Epidemiology of Burns Treated by Yekatit 12 Burn Unit in 2016

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2017-04-03

Authors

Mehta, Kajal Anil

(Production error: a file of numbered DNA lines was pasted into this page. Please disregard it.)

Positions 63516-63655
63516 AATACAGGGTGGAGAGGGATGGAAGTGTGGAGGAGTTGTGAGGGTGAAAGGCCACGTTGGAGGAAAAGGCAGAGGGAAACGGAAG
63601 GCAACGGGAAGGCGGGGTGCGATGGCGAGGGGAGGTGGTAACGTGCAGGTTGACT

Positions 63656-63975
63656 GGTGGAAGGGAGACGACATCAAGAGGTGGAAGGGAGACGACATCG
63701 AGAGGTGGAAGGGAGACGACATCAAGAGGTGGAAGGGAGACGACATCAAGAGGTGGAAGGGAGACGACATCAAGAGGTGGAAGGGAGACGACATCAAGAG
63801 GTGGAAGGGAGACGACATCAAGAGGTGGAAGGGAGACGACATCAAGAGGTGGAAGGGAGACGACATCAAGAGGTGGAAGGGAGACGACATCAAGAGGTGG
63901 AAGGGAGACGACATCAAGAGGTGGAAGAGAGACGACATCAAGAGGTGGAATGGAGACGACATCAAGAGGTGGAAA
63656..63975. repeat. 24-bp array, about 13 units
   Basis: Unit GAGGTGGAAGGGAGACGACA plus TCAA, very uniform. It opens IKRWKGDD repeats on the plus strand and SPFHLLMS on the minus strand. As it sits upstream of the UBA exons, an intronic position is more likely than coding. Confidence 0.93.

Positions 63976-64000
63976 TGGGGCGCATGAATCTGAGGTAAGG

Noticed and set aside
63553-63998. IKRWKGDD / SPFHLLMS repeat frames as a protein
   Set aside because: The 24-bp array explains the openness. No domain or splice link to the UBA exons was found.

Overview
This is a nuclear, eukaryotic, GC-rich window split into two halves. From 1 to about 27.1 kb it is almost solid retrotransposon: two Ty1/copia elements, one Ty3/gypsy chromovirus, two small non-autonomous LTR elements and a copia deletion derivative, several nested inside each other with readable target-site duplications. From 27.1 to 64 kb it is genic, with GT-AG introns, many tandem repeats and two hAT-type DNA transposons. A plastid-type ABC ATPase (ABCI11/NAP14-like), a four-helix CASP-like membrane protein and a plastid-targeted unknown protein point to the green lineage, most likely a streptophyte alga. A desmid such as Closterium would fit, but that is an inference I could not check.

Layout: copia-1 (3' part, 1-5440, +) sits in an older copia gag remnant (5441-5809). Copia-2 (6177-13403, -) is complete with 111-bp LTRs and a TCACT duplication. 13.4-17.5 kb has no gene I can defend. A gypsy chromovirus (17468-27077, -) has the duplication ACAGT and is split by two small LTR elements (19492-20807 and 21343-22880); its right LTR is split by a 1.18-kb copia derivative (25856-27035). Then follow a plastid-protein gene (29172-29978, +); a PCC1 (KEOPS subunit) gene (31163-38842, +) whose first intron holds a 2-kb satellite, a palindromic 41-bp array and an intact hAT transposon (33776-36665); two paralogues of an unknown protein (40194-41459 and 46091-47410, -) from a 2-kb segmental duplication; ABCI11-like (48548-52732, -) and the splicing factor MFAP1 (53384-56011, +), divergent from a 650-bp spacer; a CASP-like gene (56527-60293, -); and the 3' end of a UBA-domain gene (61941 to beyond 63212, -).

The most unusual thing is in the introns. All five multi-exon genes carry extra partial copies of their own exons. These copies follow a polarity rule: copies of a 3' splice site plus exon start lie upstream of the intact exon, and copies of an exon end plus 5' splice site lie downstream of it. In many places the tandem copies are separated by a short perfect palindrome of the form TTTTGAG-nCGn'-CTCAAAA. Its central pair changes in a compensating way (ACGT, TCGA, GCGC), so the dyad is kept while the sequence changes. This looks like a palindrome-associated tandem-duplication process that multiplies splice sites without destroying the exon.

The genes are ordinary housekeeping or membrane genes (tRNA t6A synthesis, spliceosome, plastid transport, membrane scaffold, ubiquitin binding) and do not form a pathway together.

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BACKGROUND: Burns contribute significantly to the burden of disease, particularly in low and middle-income countries. There is a paucity of data regarding the epidemiology of burns in Ethiopia, and about burn injuries in Ethiopian urban settings. This study describes the epidemiology of burn injury admissions in a public tertiary care hospital burn unit. METHODS: A retrospective observational study was performed and the hospital records of the burn unit admissions, operating room logs and collected data sheets were utilized. All patients treated on an inpatient basis by the Yekatit 12 Hospital Burn Unit team between December 2015 and December 2016 were included in the study. RESULTS: A total of 184 burn hospitalizations were registered during this time period. Of the registered patients, 42.4% were female and 57.1% were male. The average age of the patients was 16.4 year old; 51.1% of patients were pediatric (<14 years old) with the average pediatric patient age of 4.36 years and average adult patient age of 29.4 years. Flame burns accounted for 35.8% of burns, scald 35.1%, electrical 27.8% and others <0.01%. The gender ratio was significantly dependent on the cause of burn (X2(10, N=184) = 35.9, p<0.0001), with males more likely to sustain electrical and scald burns (10.25 and 1.19 times the rate seen in females). The average total body surface area (TBSA) burned as calculated on the Lund-Browder scale, was 19.8% (n=77, SD=18.2). In admitted patients, 52.7% underwent operative treatment, with most frequent operation being split-thickness skin graft (STSG). The mortality rate was 13.3% (n=105). CONCLUSION: This is the most recent epidemiological study of burn patients in an urban setting in the last 15 years in Ethiopia. This research highlights the current picture of burn injuries in Addis Ababa. Many of the results are consistent with the literature of scald and flame burns being the predominant etiology, and a mortality rate of 13.3%. Though this study is limited by incomplete data, the proportion of burns due to electrical burns was higher than has been previously demonstrated, and thus warrants further study.

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